0
$\begingroup$

$1.75\times10^{15}$

I know how to convert decimal to binary

$(1.75)_{10}$ is equal to $(1.11)_2$

But to represent $10^{15}$ is the main problem for me. I can solve the question but this is the point where I got stuck. How can I represent $10^{15}$ in base 2 ?

$\endgroup$
  • 1
    $\begingroup$ What about converting 1750000000000000 to binary? Because that's the exact same number. $\endgroup$ – gnasher729 May 25 at 12:59
  • $\begingroup$ There's a big difference between writing $1.75\times 10^{15}$ in binary, and writing it in IEEE-32 (single precision floating point) form. I answer below to the latter. The former is done by remembering that 1 in the $i$-th place has a value of $2^{i}$ (where the place left to the dot is place 0). $\endgroup$ – Ran G. May 25 at 14:19
  • $\begingroup$ @RanG. Asking how to convert 1750000000000000 shows that converting 1.75 does nothing whatsoever that helps with the problem. And of course 99% of the conversion to IEEE-754 single precision format is done at that point. $\endgroup$ – gnasher729 May 25 at 16:55
  • $\begingroup$ 1.75 × 10^15 = 110001101111001110110100000010110110110000000000000b = 1.1000110111100111011010000001011011011 × 2^50 $\endgroup$ – TEMLIB Jun 26 at 1:13
1
$\begingroup$

You need to understand how the IEEE-754 standard for floating point numbers works. It is not simply converting the number to binary.

Instead, the 32 bits that compose the representation of the floating-point number are split into 3 fields: sign, exponent, mantissa. Their sizes are 1bit, 8bit, and 23bit, respectively. Each field is written in binary basis (unsigned).

If the value of the exponent field is $e$, and the value of the mantissa field is $m$ then, the these 32bits represent the number $$ 2^{e-127} \times (1 + m\cdot 2^{-23})$$ the $s$ bit determines if the number is positive or negative.

So, to represent the number $1.5\cdot 10^{15}$ you will need to set: $s=0$ (positive), $e=177$, and $m=2787263$. Calculate $2^{e-127} \times (1 + m\cdot 2^{-23}) = 2^{50} + 2787263\cdot 2^{27} = 1500000014041088$, which is the closest you can get to $1.5\cdot 10^{15}$ with 32bit representation.

Use https://www.h-schmidt.net/FloatConverter/IEEE754.html as a simple converter and a way to learn how this representation works.


(Oops, I demonstrated the above for 1.5e15, while the question was about 1.75e15. Nevermind, replace with $m=4649908$ to get 1.74999999e15).

$\endgroup$
  • $\begingroup$ Please let me know how you converted $10^{15}$ to $2^{50}$. Did you change the base using Logarithm ? $\endgroup$ – Inside May 26 at 7:33
  • $\begingroup$ That's not how it works. Look again at the explanation. You need to find $e$ and $m$ that satisfy $2^{e-127}(1+m/2^{23})=1.75\cdot10^{15}$. The constraints are $0\le e \le 255$, and $0 \le m \le 2^{23}-1$. $\endgroup$ – Ran G. May 26 at 16:57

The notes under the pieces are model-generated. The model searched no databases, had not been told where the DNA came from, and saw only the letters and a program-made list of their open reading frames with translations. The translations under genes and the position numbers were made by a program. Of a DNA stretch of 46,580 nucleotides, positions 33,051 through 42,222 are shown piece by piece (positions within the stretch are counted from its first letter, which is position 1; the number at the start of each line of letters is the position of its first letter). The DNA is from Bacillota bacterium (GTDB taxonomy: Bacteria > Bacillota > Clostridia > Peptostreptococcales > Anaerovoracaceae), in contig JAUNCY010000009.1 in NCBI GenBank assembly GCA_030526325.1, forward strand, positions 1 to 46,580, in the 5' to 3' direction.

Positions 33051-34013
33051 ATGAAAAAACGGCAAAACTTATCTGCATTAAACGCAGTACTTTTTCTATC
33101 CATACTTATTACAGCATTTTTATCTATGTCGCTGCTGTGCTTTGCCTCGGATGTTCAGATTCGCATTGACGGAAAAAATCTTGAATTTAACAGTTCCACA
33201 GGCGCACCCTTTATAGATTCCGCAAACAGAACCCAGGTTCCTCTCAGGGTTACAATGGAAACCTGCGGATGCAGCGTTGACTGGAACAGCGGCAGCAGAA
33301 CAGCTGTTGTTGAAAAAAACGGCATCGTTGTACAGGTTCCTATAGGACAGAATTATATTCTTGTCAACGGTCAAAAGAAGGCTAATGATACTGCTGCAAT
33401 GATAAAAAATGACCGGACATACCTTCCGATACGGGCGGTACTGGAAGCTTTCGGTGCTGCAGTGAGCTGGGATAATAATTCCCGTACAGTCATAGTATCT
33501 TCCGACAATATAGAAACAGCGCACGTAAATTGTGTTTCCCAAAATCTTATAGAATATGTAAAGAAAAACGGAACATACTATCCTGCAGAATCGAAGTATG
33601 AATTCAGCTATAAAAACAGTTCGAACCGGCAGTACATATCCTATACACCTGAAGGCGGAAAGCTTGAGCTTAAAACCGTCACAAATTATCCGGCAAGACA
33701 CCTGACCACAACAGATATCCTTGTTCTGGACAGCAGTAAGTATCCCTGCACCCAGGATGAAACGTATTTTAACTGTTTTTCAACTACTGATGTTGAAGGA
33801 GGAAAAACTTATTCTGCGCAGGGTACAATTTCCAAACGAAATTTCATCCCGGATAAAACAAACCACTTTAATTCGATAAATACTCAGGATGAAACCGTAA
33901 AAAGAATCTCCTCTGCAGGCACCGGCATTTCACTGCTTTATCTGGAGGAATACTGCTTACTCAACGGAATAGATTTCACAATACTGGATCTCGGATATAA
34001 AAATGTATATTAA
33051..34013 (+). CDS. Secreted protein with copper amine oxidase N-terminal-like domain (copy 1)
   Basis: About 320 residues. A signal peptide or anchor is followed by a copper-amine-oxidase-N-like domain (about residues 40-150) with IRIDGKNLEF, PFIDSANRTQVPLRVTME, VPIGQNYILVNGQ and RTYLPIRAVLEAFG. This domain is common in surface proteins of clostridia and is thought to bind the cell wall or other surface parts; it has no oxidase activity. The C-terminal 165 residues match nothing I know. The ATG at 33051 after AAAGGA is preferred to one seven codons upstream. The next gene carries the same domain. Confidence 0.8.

• $\begingroup$ I got the point that the number is split according to $2^{e-127}(1+m/2^{23})=1.75\cdot10^{15}$. I also understand that it must satisfy the condition as you mentioned above. But I want to know how you split exponent and mantissa. How you split mantissa=$4649908$ and exponent=$2^{50}$ Is there any formula. I know that to represent a number in floating point IEEE 32 bit format, we first convert the number in binary, then we normalize and bias the exponent and finally we write in the format $\pm(1.N)2^{E-127}$. $\endgroup$ – Inside May 27 at 8:13
  • $\begingroup$ See a step by step conversion algorithm in blog.penjee.com/binary-numbers-floating-point-conversion $\endgroup$ – Ran G. May 27 at 18:37
  • $\begingroup$ The steps shown in (blog.penjee.com/binary-numbers-floating-point-conversion) are the same way I learnt to convert. The blog shows an example by converting $34.890625$ first to its binary form and then doing the other steps. My question was $1.75\times10^{15}$ which is equal to $1750000000000000$. How can I convert such a long number to its binary form, it is time consuming. Is there any way or shortcut to represent that long number. How do you extracted the exponent $2^{50}$.Just show me the calculation how you did for $m=4649908$ and $e=2^{50}$. your answer will be very helpful. $\endgroup$ – Inside May 28 at 8:21
0
$\begingroup$

In this example: $1.75 \cdot 10^{15} = 175 \cdot 10^{13}$.

Quick and dirty: You convert 175 into a floating point number, lookup $10^{13}$ in a table, and multiply the two numbers.

$\endgroup$

Your Answer

By clicking “Post Your Answer”, you agree to our terms of service, privacy policy and cookie policy

Not the answer you're looking for? Browse other questions tagged or ask your own question.